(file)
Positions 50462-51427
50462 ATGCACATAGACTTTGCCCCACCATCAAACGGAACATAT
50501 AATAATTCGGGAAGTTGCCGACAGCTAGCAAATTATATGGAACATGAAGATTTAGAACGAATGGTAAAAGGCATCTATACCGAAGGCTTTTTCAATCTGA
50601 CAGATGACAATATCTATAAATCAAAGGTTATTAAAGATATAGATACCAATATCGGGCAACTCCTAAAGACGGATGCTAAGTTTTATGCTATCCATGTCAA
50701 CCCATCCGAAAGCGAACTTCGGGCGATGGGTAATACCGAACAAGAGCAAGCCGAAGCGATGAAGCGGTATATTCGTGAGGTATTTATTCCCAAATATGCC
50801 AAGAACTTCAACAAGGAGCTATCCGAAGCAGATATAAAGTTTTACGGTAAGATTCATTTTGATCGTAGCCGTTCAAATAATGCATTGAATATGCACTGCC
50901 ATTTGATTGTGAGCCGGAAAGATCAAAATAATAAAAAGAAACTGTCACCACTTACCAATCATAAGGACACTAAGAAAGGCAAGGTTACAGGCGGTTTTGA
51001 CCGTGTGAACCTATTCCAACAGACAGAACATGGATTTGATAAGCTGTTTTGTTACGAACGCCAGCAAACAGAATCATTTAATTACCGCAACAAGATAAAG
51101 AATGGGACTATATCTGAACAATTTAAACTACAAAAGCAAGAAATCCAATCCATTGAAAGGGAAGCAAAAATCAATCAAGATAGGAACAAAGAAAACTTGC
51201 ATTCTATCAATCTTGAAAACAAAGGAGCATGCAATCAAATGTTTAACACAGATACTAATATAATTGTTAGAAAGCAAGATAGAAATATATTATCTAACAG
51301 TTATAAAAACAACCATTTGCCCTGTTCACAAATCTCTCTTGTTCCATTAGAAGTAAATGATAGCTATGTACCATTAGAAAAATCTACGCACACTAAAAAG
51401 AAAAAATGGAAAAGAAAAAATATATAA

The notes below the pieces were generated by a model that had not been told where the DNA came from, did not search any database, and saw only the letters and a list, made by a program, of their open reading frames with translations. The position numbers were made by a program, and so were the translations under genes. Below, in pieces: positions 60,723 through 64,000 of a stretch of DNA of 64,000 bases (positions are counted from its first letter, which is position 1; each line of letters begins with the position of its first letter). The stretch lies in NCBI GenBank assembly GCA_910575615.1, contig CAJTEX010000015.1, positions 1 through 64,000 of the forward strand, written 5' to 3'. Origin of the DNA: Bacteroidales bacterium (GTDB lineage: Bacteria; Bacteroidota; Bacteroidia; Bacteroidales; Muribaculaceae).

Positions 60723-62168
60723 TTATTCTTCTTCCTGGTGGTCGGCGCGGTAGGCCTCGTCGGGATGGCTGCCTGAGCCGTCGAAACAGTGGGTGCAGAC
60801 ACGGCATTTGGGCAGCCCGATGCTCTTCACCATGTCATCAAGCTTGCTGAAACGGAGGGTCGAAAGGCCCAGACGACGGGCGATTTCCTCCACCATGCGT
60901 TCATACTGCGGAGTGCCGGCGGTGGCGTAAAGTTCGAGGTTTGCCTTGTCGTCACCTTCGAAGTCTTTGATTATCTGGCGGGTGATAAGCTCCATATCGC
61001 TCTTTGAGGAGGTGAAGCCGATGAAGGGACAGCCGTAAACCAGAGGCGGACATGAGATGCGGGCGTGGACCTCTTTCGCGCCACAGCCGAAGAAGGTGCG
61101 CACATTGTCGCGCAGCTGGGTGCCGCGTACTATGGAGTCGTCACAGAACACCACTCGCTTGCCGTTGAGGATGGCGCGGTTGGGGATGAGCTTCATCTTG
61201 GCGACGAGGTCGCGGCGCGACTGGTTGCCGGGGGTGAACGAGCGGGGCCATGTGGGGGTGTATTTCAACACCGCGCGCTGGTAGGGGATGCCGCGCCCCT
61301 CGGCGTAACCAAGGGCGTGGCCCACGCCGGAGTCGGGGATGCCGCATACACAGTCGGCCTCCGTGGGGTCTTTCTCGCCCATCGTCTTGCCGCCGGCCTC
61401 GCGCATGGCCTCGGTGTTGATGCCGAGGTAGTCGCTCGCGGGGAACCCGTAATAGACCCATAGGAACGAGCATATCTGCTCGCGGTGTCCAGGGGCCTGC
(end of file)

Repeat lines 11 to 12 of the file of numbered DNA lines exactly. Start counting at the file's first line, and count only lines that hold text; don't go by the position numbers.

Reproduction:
51301 TTATAAAAACAACCATTTGCCCTGTTCACAAATCTCTCTTGTTCCATTAGAAGTAAATGATAGCTATGTACCATTAGAAAAATCTACGCACACTAAAAAG
51401 AAAAAATGGAAAAGAAAAAATATATAA